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PCC art instructor and world exhibitor Ben Buswell awarded Hallie Ford Fellow
Story by Janis Nichols. Photos by Vern Uyetake.
For Portland Community College sculpture instructor Ben Buswell, the conscious process of prying away the outside influences in order to find his own path has resulted in success. Last month, Buswell was named one of five Hallie Ford 2015 Fellows in the Visual Arts. The Ford Family Foundation awards this $25,000 unrestricted prize to “those who have demonstrated a depth of sophisticated practice and potential for significant future accomplishments.”
“There are many people involved in my success,” said Buswell. “References from my peers and colleagues play a major role in the selection process. And as importantly, there are the people who have encouraged me and provided opportunities to grow my work over the years.”
Buswell said his process of separation, of moving away from the influence of others and finding his own path, his own place with his work has taken 10 years. The Fellows selection committee needs to see how the applicant’s work has changed over time. For Buswell, the separation process was evident in the work he submitted.
He added, “You can teach people how to make art, but eventually you hope the student reaches the point where he or she ignores the lessons and follows their own internal compass. For me, the process of education is to help people realize that they are their own best question. With time, the work, the question, becomes an unconscious engagement.”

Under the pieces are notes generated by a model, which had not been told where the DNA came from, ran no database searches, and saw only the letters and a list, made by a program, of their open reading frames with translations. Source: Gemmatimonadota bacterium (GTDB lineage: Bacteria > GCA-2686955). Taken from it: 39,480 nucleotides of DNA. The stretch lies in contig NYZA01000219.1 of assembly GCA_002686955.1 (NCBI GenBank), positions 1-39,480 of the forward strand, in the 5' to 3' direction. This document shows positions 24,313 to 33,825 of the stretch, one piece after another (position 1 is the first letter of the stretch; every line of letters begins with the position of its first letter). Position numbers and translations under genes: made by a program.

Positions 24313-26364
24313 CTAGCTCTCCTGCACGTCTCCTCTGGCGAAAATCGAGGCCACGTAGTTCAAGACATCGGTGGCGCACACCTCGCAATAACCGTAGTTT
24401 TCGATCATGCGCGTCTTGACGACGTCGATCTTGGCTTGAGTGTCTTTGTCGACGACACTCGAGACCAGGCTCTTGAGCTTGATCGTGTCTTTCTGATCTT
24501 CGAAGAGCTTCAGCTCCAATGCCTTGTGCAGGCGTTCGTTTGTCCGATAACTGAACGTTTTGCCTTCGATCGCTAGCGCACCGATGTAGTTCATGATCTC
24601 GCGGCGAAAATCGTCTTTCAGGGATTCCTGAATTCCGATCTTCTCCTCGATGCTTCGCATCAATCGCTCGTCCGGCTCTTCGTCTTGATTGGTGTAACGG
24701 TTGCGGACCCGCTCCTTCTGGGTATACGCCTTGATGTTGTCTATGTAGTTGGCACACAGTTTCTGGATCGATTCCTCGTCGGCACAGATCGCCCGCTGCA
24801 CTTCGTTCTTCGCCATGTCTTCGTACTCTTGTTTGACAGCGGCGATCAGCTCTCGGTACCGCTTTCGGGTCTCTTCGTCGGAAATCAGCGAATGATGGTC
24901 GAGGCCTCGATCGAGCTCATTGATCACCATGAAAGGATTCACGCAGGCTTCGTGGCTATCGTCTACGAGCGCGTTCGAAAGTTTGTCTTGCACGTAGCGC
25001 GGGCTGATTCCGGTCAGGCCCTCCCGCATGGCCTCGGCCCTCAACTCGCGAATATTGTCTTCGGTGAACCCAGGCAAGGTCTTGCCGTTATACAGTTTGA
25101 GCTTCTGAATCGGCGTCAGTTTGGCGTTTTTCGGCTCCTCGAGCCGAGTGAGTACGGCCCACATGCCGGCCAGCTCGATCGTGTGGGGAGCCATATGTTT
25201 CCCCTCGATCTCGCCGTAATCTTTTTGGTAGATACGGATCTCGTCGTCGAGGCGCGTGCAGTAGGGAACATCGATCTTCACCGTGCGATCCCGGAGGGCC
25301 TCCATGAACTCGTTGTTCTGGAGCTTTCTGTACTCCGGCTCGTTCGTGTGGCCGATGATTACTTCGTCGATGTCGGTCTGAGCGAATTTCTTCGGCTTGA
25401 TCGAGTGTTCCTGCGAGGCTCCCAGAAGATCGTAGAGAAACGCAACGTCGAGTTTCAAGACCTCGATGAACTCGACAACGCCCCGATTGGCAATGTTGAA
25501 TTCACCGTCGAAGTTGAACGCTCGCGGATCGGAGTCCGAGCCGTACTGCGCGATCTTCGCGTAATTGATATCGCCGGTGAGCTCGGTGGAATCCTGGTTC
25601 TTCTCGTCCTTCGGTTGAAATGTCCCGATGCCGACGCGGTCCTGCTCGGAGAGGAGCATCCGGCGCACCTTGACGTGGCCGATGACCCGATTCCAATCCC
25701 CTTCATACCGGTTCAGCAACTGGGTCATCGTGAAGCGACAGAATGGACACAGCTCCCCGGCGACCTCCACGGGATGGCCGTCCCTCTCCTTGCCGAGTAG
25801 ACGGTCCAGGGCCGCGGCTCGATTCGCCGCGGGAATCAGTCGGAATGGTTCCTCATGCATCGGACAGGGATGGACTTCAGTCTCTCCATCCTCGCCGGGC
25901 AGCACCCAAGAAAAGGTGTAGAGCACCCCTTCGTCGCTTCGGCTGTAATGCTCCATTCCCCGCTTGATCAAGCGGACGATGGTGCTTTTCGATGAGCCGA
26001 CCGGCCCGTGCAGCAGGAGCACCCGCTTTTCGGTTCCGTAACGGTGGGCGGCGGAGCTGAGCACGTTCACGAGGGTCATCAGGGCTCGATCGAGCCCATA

He has been teaching sculpture at the Rock Creek Campus since 2007 and he is the first to say that teaching the basics is difficult.
“You always want to avoid the master/apprentice relationship,” he added. “The challenge is how to teach without codifying the skills. Students arrive with the expectation that there is only one right answer. There are rules to follow, but there are many answers.”
Buswell, a native of Dallas (Oregon), was raised by two school teachers who taught him the value of dialogue, of the joy of thinking things out.
“Teaching gives you the opportunity to do that,” he said. “It can be frustrating, but teaching renews itself. A teacher can create a collaborative environment which includes attentiveness and problem solving.”
The diversity of the Rock Creek Campus is part of the environment Buswell finds attractive.
“In one class you are apt to welcome a high school student alongside an 80-year-old retiree,” he said. “They are able to work together and provide a richer environment for each other. They challenge each other’s expectations. When your expectations are challenged it can be frustrating, but I start each class telling students that if they put in the work, they will discover things.”
Buswell has exhibited in four solo shows in the last four years and his work has been shown in the Portland Art Museum and in group exhibitions in California, Washington, New York, Wisconsin, Brazil and London. His sculptures are also included in several private and public collections.
The Hallie Ford Fellowship includes time at the Caldera artist-in-residence center near Sisters and future support with exhibits and travel.